Studies attempting to measure the prevalence of prosecutorial misconduct and efforts to address it frequently conflate the legal concepts of Brady or other prosecutorial “error” with prosecutorial ethics, producing data that those not familiar with the relevant distinctions can misinterpret. For example, a 2012 study reported that 91 Texas cases involving “prosecutorial error/misconduct” resulted in only one public disciplinary sanction of a prosecutor, the implication being that discipline was potentially warranted in all 91 cases.18 However, when examined individually, the vast majority of referenced cases did not involve ethics violations.19 As mentioned, not all Brady “error” equates to a 3.09(d) violation. Similarly, other instances of prosecutorial error may or may not rise to the level of an ethical violation, depending on the circumstances surrounding the conduct and the information known to the prosecutor. Determinations of this kind typically require a detailed factual analysis, something not possible from the limited information available publicly, such as in court opinions.
Analysis is further complicated when considering that some instances of prosecutorial misconduct never surface at all or that their discovery is long delayed. In most exoneration cases involving suppression of exculpatory evidence, the misconduct is not discovered for many years after the trial, as was the case with both Graves and Morton. The very nature of a 3.09(d) violation is concealment, which makes attempts to quantify the problem particularly troublesome.
Finally, because grievance information is confidential,20 there is no way to reliably determine whether a grievance was filed in relation to a particular act of misconduct unless and until a public sanction is issued. Yet, without this information, it is impossible to draw accurate conclusions about how the discipline system is responding to particular matters or the issue as a whole.
In the end, attempts to quantify these matters are likely to be flawed or, at best, incomplete. Nonetheless, much good has resulted from raising awareness of the problem, including new laws, improved training for prosecutors, and increased reliance on the discipline system.
THE ROLE OF DISCIPLINE
The Texas disciplinary system is grievance-driven, meaning that people outside of the system initiate over 99 percent of the approximately 7,500 annual grievances. The system is neither designed for nor capable of independently monitoring the conduct of attorneys statewide in order to initiate potential investigations. Thus, for the process to work properly, those with knowledge of misconduct must report it to the State Bar of Texas Office of Chief Disciplinary Counsel.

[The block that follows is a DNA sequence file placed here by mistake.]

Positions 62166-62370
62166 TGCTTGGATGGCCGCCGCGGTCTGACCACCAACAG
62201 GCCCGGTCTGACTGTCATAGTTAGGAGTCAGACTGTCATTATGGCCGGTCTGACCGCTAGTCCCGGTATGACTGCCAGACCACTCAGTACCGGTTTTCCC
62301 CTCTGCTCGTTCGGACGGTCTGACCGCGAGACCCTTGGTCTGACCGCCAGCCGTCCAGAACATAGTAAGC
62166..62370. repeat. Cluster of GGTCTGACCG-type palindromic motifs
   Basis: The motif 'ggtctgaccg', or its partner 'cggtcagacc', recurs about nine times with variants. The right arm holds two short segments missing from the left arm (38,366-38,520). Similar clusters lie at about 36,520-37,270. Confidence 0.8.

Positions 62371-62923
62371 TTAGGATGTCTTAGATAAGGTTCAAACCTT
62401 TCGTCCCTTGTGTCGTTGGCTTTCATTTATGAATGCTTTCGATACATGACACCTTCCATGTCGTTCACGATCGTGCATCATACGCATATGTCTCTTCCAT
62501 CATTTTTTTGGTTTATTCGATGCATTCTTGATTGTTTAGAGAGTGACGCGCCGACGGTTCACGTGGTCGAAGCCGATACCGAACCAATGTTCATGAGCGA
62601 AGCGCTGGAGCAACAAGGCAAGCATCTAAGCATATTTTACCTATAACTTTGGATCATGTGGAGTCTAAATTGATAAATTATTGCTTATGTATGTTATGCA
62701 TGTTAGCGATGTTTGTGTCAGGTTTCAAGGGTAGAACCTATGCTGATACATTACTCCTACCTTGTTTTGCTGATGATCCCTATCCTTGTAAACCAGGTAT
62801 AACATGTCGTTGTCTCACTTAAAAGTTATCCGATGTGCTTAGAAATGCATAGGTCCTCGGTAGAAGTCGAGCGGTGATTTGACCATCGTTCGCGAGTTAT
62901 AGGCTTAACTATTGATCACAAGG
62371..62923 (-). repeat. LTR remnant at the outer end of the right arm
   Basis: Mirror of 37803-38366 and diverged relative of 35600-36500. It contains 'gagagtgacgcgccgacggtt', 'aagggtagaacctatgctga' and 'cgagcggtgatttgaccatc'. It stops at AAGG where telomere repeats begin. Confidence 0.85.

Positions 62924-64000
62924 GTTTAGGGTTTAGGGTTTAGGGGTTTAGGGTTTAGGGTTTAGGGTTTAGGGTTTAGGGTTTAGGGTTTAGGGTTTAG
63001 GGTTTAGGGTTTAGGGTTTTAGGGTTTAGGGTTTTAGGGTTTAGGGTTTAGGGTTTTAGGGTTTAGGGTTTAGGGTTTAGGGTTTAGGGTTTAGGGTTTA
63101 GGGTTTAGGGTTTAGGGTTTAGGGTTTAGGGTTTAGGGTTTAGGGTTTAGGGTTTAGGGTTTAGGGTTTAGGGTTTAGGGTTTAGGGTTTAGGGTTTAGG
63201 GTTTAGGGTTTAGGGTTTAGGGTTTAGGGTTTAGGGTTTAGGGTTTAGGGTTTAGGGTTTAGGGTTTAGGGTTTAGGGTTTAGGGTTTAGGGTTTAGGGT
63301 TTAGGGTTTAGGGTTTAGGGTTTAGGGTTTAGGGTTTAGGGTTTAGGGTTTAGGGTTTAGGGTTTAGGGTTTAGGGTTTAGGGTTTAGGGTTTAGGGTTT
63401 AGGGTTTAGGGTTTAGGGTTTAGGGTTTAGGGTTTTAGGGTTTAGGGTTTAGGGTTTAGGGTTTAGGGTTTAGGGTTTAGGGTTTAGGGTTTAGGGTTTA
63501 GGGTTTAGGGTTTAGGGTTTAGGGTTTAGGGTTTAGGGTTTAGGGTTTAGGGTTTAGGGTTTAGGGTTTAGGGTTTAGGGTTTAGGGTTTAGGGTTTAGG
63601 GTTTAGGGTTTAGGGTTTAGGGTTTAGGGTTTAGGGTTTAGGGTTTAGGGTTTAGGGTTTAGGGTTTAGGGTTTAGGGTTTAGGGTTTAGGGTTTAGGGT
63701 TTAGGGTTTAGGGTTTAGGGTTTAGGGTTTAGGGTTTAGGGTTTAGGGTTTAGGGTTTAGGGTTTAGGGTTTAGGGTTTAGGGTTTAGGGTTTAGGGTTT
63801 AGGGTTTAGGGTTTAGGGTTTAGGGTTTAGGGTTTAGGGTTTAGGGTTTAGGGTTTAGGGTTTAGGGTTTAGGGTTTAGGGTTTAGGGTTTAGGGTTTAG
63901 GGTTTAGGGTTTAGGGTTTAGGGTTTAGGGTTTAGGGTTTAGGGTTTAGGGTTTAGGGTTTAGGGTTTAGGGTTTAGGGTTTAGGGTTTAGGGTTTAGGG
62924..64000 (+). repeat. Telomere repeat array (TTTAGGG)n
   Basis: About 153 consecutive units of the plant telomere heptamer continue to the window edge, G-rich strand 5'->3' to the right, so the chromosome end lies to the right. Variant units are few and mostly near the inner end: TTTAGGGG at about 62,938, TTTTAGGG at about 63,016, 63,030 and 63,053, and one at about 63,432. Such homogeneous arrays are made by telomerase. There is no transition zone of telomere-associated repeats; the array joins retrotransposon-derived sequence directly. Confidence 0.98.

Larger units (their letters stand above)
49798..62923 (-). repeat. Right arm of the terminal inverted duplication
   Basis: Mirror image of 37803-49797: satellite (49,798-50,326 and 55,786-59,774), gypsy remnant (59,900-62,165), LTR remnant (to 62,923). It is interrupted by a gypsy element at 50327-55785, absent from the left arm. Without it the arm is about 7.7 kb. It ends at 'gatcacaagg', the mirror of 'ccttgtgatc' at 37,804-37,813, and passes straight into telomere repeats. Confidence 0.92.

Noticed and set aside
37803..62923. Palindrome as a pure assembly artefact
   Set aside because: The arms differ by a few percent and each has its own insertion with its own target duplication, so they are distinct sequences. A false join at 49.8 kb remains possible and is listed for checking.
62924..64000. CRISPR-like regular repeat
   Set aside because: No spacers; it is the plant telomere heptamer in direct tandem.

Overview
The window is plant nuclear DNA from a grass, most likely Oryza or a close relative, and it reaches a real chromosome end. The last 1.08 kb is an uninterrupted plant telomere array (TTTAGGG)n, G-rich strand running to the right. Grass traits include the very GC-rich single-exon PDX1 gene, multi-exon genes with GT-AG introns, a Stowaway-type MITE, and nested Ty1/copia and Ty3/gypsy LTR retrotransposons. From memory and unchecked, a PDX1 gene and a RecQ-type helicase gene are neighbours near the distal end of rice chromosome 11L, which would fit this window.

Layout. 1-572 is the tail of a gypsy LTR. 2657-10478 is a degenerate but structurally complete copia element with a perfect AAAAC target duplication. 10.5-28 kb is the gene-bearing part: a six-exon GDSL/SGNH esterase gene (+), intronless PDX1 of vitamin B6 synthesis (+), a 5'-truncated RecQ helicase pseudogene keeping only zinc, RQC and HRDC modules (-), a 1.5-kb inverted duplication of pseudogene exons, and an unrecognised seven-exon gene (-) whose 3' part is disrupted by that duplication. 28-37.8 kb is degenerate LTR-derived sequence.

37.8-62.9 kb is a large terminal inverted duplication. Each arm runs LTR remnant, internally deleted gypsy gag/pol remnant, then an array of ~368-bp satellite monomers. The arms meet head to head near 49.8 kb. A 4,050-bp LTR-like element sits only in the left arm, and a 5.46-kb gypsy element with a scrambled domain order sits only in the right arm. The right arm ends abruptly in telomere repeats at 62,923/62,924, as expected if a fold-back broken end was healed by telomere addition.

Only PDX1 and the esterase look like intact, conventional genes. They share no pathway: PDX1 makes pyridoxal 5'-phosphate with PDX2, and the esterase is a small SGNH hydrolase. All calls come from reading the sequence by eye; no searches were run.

Until recently, complaints against prosecutors were fairly uncommon.21 Studies indicate this is because those in the best position to report misconduct—namely, judges, other prosecutors, defense attorneys, and defendants—have strategic and political disincentives to do so.22 Underreporting leads to a lack of appropriate discipline for prosecutors, and yet this factor is frequently overlooked in articles and studies examining the issue.23
This historical “underreporting” of prosecutorial misconduct is a trend that appears to have reversed itself, at least in Texas. Grievances against prosecutors are now common. Many seek relief for issues not governed by the disciplinary rules and are dismissed. But when the allegations do implicate the disciplinary rules, they are investigated and prosecuted like any other case. This surge in grievances against prosecutors in recent years is undeniably correlated with the increase in sanctions,24 indicating that the system works as it should when all participants do their part, starting with the initial reporting of misconduct.
The passage of the Michael Morton Act25 in 2013 eliminated some of the guesswork for prosecutors who are contemplating what must be disclosed. Now, upon request, the state must turn over all material evidence that is in their possession, custody, or control and that is not work product or otherwise privileged.26 Additionally, to the credit of various prosecuting agencies and organizations such as the Texas District and County Attorneys Association, there has been a significant increase in training efforts to ensure prosecutors understand their disclosure obligations under Brady and the ethics rules.27 In the wake of these efforts, we will likely see a decline in violations of Rule 3.09(d) in the coming years. At the same time, as with any profession, there are those who will intentionally thwart the rules in order to gain an advantage. It is those lawyers that the discipline system is uniquely designed to deal with and why everyone must continue to do their part to address this important issue.TBJ
LAURA BAYOUTH POPPS serves as deputy counsel for the State Bar of Texas Office of Chief Disciplinary Counsel, where she oversees CDC’s statewide programs and manages all litigation and grievance administration within the Austin region. Prior to her work at the State Bar, Popps was a prosecutor with the Office of the Texas Attorney General, where she handled matters ranging from complex white-collar offenses to death penalty cases. She earned her J.D. in 1993 from the University of Texas School of Law and is certified in criminal law by the Texas Board of Legal Specialization.